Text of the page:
2018 was an important year for EU energy legislation, as lawmakers rushed to complete the promises of President Jean-Claude Juncker before the end of the term in just four months time. But it is still uncertain whether these new energy laws, including the bloc’s first limits on CO2 emissions from trucks, will be passed before the March deadline. If lawmakers run out of time, it could mean that new lawmakers have to start over from the beginning when they take office this summer, following the pan-European election in May. And this time, the end-of term crunch is even more stressful because of Brexit. The EU’s other co-legislating body, the Council of Ministers, also must approve legislation. The Council and the Parliament each draft their own versions of a new law and must agree to reconcile them into one version, much like the House and Senate in the United States. The Council is made up of ministers from the national governments of each of the 28 EU member countries, whereas the Parliament is made up of directly-elected representatives of EU citizens, bypassing the national governments. Last week the Austrian government, which currently holds the Council presidency, and European Parliament negotiators reached a deal on updated car CO2 limits setting a 15% reduction by 2025 and a 37.5% reduction by 2030. The agreement is halfway between the Council’s position of a 35% CO2 cut and the Parliament’s 40%. The legislation would also set a 31% target for van emissions by 2030. But many in the Parliament are disappointed that so many provisions in their version of the legislation, adopted in October despite intense pressure from the auto industry, have been negotiated away. Forbes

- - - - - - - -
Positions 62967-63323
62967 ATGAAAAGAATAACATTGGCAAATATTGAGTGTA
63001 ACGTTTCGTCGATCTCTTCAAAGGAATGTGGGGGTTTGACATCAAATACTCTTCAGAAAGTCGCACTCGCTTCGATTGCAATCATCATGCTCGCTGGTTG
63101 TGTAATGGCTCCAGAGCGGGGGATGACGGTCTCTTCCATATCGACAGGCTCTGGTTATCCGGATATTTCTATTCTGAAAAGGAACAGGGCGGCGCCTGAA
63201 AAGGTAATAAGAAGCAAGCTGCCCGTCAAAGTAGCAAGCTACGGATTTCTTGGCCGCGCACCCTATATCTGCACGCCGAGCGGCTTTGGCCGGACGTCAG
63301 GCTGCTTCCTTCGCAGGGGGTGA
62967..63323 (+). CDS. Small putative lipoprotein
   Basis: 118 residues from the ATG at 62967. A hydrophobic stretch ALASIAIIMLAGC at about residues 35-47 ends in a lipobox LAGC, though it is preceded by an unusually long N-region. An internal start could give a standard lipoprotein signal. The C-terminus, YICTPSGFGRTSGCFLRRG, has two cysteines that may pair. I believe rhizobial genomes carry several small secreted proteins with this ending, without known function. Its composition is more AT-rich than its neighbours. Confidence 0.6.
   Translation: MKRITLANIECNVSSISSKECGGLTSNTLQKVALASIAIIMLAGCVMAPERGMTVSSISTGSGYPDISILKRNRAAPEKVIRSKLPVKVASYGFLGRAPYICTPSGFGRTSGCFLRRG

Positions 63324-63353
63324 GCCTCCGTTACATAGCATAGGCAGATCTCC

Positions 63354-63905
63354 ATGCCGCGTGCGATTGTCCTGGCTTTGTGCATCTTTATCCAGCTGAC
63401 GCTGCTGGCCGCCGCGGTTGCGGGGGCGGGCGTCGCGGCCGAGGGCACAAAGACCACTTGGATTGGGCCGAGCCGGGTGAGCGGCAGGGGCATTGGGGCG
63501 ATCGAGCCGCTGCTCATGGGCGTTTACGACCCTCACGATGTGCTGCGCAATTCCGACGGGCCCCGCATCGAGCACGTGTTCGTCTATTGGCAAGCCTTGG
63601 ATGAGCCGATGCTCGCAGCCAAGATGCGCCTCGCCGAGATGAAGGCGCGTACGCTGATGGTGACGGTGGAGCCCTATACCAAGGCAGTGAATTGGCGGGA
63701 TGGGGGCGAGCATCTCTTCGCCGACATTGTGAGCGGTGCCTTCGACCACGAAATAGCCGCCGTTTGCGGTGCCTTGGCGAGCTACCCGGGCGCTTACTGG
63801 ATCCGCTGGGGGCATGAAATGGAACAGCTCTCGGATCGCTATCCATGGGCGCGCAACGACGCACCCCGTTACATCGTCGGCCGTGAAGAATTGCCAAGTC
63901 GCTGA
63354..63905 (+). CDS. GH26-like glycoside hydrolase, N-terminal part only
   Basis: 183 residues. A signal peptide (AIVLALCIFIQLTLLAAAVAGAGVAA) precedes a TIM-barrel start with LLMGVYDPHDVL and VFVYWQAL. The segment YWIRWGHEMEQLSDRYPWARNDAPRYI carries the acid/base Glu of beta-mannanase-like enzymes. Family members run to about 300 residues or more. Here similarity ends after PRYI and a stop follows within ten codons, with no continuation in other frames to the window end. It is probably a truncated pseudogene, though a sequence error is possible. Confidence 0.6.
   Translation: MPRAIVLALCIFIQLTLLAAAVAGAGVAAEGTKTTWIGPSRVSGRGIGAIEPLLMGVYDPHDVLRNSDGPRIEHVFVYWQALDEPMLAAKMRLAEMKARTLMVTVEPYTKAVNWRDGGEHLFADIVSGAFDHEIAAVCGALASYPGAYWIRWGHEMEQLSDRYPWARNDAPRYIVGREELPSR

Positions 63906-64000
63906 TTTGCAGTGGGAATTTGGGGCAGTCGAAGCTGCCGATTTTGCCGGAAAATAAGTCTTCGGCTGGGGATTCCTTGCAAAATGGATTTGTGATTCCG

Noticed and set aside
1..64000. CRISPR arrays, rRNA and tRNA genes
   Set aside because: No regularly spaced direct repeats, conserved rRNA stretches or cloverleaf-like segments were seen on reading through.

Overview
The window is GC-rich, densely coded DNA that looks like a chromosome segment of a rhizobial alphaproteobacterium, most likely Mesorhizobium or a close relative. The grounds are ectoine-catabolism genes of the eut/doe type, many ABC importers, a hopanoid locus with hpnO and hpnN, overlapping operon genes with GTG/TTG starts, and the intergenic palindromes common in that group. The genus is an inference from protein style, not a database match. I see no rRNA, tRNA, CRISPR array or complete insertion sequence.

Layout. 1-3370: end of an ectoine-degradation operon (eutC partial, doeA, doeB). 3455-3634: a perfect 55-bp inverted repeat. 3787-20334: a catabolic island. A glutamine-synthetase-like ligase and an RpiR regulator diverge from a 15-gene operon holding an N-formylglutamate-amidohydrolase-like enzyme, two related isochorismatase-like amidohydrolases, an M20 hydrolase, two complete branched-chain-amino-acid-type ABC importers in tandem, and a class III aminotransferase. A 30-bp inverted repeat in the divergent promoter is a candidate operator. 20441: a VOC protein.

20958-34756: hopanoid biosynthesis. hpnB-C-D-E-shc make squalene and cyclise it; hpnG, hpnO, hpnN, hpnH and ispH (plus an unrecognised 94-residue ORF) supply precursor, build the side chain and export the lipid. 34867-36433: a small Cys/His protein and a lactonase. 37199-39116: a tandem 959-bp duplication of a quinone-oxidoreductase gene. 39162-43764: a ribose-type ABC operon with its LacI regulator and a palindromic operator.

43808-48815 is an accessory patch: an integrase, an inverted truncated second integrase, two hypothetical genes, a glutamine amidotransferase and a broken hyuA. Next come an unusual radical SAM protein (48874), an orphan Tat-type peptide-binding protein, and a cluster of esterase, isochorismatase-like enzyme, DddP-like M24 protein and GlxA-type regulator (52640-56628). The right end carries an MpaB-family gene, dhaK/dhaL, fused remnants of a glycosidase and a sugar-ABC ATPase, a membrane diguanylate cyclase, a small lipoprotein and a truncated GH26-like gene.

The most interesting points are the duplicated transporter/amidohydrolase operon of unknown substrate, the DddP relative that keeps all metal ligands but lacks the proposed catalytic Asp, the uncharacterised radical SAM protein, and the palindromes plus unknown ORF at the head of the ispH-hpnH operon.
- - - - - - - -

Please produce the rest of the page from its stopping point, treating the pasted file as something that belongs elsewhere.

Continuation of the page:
Other contents